I am a Ph.D. candidate in the Department of Sociology at the University of North Carolina at Chapel Hill (UNC). I previously earned my B.A. in Sociology and Anthropology, with minors in Black Studies and Latin American and Latino Studies, from Swarthmore College. I am also a Mellon Mays Fellow.
My research incorporates theoretical insights from sociology and Latinx Studies to explore racial formation, incorporation, and inequality among Latinx populations in the Americas. I take a comparative, multi-method approach to my research using ethnographic, demographic, and survey methods.
A central thread of my research engages the debate over the changing U.S. racial system and Latinxs' relative positioning within the American racial and socioeconomic landscape. For instance, my dissertation investigates the ways that generation and place shape racial formation among Puerto Ricans living in New York City and Orlando, Florida. This project draws on 58 in-depth interviews with Puerto Ricans and U.S. Census data to theorize about racial identification, ethnic boundary-making, and perspectives on racism and discrimination. I am attentive to the ways that Puerto Ricans often fall on the periphery of research on American racial formation and international migration due to Puerto Rico's status as a U.S. territory rather than a U.S. state or sovereign nation. I have received funding for this research from various sources, including the Social Science Research Council, the Center for Puerto Rican Studies at CUNY-Hunter College, and UNC’s Institute of African American Research.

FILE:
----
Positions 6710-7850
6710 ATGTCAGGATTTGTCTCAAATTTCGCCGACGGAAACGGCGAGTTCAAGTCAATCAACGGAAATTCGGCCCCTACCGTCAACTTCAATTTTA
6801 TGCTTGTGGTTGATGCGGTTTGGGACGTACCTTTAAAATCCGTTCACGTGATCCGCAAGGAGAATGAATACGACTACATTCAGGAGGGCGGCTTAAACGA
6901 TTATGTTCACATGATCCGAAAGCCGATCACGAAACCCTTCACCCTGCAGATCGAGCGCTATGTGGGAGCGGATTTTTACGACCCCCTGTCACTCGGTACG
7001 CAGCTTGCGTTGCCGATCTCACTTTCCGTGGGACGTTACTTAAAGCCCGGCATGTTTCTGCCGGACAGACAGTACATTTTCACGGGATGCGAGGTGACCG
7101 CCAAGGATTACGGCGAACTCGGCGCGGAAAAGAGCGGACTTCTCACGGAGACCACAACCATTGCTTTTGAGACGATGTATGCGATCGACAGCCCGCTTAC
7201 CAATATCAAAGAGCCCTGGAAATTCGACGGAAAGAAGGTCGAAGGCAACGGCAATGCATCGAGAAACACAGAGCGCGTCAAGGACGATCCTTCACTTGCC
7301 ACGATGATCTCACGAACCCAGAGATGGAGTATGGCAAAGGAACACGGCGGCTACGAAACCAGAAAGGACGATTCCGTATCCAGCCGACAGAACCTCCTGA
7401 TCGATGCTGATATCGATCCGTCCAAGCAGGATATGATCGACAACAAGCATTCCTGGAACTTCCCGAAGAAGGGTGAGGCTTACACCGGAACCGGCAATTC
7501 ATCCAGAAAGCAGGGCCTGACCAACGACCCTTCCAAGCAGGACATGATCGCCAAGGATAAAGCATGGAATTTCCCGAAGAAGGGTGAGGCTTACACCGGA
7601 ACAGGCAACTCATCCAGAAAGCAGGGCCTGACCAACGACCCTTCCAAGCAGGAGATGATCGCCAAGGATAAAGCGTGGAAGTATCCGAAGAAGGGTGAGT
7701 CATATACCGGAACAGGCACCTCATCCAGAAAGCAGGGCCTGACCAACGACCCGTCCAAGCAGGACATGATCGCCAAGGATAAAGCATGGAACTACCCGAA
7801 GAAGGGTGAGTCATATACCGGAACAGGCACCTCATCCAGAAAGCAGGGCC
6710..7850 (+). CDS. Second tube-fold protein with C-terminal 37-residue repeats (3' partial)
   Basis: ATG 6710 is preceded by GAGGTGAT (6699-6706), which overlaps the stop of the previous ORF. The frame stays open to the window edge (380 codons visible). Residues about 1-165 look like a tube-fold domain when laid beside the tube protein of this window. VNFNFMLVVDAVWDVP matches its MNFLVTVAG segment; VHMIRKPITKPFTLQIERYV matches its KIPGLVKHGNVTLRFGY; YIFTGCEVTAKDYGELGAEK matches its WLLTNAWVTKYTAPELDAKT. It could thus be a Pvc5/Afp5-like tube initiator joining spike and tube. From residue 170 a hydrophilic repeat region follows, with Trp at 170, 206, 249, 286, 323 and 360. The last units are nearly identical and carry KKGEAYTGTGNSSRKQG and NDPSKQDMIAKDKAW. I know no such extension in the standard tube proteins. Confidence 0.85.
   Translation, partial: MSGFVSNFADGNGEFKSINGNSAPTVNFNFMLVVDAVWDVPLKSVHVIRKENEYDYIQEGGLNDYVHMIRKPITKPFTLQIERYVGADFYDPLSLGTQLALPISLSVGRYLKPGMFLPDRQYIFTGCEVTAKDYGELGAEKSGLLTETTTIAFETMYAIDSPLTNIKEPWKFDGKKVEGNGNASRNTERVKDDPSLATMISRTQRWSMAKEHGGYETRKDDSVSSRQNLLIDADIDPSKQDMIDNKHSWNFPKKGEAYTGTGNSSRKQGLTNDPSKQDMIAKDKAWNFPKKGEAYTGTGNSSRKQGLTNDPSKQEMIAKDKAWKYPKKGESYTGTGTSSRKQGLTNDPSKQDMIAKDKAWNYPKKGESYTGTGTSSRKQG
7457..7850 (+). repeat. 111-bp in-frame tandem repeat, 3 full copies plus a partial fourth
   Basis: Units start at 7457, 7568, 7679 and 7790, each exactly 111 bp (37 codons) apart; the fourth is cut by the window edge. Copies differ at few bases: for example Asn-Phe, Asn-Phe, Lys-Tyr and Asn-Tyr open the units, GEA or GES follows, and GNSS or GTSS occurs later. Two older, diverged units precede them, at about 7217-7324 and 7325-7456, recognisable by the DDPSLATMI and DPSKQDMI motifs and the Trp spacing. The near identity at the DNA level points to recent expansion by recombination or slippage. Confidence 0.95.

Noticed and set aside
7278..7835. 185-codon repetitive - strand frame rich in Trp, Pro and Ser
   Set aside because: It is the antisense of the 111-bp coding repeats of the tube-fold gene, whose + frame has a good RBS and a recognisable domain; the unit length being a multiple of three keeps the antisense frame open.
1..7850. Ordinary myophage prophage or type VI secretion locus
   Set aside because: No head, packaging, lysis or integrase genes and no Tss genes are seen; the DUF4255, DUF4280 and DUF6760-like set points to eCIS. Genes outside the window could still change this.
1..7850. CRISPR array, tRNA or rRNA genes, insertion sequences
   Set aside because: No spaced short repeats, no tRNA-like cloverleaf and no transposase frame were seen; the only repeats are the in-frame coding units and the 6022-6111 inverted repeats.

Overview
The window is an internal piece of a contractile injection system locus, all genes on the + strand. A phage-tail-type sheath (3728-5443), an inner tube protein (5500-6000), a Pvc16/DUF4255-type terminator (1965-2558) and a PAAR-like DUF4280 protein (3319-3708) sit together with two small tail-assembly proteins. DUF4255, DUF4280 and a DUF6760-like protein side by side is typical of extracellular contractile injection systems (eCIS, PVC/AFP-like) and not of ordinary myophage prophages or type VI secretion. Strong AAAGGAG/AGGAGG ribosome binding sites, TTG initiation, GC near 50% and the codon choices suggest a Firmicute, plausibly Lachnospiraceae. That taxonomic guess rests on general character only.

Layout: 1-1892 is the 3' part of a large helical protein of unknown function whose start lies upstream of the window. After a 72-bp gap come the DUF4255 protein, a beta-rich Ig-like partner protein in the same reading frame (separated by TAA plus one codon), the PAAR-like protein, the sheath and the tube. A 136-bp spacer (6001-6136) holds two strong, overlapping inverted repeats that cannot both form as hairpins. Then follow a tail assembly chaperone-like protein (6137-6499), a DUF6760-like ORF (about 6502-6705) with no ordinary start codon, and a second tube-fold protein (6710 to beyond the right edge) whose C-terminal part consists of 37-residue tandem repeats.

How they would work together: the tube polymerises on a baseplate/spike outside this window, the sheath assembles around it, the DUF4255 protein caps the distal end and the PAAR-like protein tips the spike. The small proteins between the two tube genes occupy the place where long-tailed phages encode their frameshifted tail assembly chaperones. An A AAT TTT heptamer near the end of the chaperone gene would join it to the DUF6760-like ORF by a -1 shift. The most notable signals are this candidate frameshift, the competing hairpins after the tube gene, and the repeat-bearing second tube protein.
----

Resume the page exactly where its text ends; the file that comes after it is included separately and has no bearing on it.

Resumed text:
Another thread of my research focuses on the intergenerational and transnational effects of migration on return migrant families. I have published two peer-reviewed articles on U.S.-Mexico migration and intergenerational mobility in Demography and the Journal of Ethnic and Migration Studies. An earlier version of my co-authored Demography paper on the relationship between parental migration and children’s educational outcomes in Mexico received UNC sociology’s 2018 Katharine Jocher Graduate Student Paper Award for the most outstanding scholarly manuscript by graduate students.
I identify as a teacher-scholar who is committed to producing intersectional and socially conscious scholarship on marginalized populations. I am the co-founder of the Workgroup for Intersectional, Testimonial, and Ancestral Research, an international network of junior scholars from a variety of disciplines committed to exploring new methods for producing socially engaged scholarship. I am also an inaugural member of UNC’s Critical Ethnic Studies Graduate Student Working Group.